In 1953 a 27-year-old entrepreneur named Hugh Hefner launched Playboy Magazine, an early sign of the sea-change that would occur in sexual mores in the 1960s. Hefner was a passionate jazz fan, and through his magazine and its enterprises promoted jazz as a key aspect of a sophisticated lifestyle. On this edition of Night Lights we‘ll hear some of the music associatd with his magazine and talk with Patty Farmer, author of Playboy Swings: How Hugh Hefner And Playboy Changed The Face Of Music, about the role of jazz in the Playboy entertainment empire.
The mid-1950s are often portrayed in American popular culture as a relatively quiet and staid time, the era of "Happy Days," President Eisenhower, and man-in-the-gray-flannel-suit conformity. But the dramatic changes that would come about in the 1960s were already getting underway, with the increase of civil-rights activism in the South, the sudden rise of rock ‘n roll singers such as Elvis Presley, and the appearance of Playboy, a new magazine started in Chicago by Hugh Hefner, a 27-year-old ex-copyrwriter and entrepreneur, that would help open the doors for the sexual revolution.
Playboy gained fame and a following for its portraits of attractive women wearing little or nothing at all, but it also served as a sort of ongoing handbook for male sophistication in the 1950s-and jazz was a key part of that sophistication. As Thomas Hine points out in his essay "Cold War Cool," jazz was undergoing a change of status in the mid-1950s, from the music of rebellion and bohemia to a music that could be listened to in one‘s suburban home on a high-fidelity music system. He also observes that Playboy was not without precedent in touting jazz connoisseurship as an emblem of suave masculinity; Esquire had done much the same in the 1940s. But Hugh Hefner took it to a new level with his own love of jazz and the opportunities afforded by the subsequent expansion of his entertainment empire.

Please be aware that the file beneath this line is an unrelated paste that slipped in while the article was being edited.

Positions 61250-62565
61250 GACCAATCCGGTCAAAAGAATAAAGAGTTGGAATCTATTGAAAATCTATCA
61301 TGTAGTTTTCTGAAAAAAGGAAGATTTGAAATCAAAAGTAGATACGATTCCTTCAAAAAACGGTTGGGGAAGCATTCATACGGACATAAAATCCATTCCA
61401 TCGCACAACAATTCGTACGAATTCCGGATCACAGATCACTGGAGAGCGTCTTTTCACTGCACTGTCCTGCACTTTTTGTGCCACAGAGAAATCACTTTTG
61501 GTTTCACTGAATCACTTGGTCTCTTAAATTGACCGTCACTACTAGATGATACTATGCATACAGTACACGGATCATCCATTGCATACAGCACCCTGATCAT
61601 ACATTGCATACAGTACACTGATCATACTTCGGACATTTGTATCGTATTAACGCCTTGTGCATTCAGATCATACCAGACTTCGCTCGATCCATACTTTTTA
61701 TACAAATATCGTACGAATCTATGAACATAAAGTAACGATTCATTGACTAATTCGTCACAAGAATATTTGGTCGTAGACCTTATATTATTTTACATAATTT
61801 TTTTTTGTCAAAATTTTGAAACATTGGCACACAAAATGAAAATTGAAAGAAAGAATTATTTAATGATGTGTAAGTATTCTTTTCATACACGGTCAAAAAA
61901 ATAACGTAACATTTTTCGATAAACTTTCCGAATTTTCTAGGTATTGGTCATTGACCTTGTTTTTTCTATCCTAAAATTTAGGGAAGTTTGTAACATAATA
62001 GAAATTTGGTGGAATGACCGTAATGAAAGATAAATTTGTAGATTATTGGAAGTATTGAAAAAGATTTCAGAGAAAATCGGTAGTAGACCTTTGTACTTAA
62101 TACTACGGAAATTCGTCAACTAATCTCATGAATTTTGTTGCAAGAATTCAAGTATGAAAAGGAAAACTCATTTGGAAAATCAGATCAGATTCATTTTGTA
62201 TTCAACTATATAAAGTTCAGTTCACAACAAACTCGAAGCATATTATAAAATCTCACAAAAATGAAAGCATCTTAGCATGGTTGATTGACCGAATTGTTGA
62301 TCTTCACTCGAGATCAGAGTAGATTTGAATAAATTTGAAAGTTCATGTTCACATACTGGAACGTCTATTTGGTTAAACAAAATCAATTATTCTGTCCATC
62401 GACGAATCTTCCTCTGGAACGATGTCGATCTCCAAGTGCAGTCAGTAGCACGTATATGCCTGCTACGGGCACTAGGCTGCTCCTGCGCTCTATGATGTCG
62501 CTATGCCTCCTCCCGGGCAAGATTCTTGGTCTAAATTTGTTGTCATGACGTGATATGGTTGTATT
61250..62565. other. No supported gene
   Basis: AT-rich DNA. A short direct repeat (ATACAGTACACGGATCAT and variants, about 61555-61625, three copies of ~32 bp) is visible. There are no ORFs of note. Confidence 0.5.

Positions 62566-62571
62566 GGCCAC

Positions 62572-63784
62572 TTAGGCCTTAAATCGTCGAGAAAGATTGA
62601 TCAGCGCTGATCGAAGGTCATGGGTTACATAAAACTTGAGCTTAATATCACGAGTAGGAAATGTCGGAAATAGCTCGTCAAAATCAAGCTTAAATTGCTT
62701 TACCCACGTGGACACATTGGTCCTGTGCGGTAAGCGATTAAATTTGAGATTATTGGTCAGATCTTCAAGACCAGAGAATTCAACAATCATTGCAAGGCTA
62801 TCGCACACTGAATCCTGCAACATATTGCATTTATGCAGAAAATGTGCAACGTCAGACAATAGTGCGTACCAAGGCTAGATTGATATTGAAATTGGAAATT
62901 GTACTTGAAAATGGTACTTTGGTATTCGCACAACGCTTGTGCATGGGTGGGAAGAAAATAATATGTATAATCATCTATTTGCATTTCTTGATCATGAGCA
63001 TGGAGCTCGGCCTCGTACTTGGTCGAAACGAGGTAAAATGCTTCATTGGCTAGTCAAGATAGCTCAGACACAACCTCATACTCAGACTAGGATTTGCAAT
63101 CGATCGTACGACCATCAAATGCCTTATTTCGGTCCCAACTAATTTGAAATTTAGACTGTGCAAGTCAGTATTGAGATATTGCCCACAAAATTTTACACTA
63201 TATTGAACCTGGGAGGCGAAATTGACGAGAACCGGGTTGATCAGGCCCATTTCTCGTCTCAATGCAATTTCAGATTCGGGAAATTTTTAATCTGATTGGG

Patty Farmer, author of Playboy Swings: How Hugh Hefner And Playboy Changed The Face Of Music notes that Hefner himself was a jazz fan, he would not have made jazz such a quintessential part of the 1950s Playboy experience if it hadn‘t resonated with his audience. Farmer says that the magazine's coverage of jazz inspired so much correspondence that Hefner began an annual jazz poll for subscribers. In 1959 the magazine's fifth-anniversary celebration also turned into a three-day jazz festival, including a number of renowned jazz artists such as Coleman Hawkins:
Though the festival was roundly considered a success, and the Playboy jazz polls continued apace throughout the 1960s, it would be 20 years before Playboy staged another festival. There was also a Playboy record label that issued licensed compilations of jazz, but in the wake of Hefner‘s devotion to the magazine and to the Playboy clubs that began to launch at the beginning of the 1960s, the label tended to receive little attention. Hefner also briefly plunged into the world of television, hosting a program called "Playboy‘s Penthouse" that featured a wide array of musical guests and entertainers, all relaxing on a stage-set presented as Hefner‘s apartment. Here‘s June Christy, briefly chatting with Hugh Hefner before doing one of her signature songs, on Night Lights: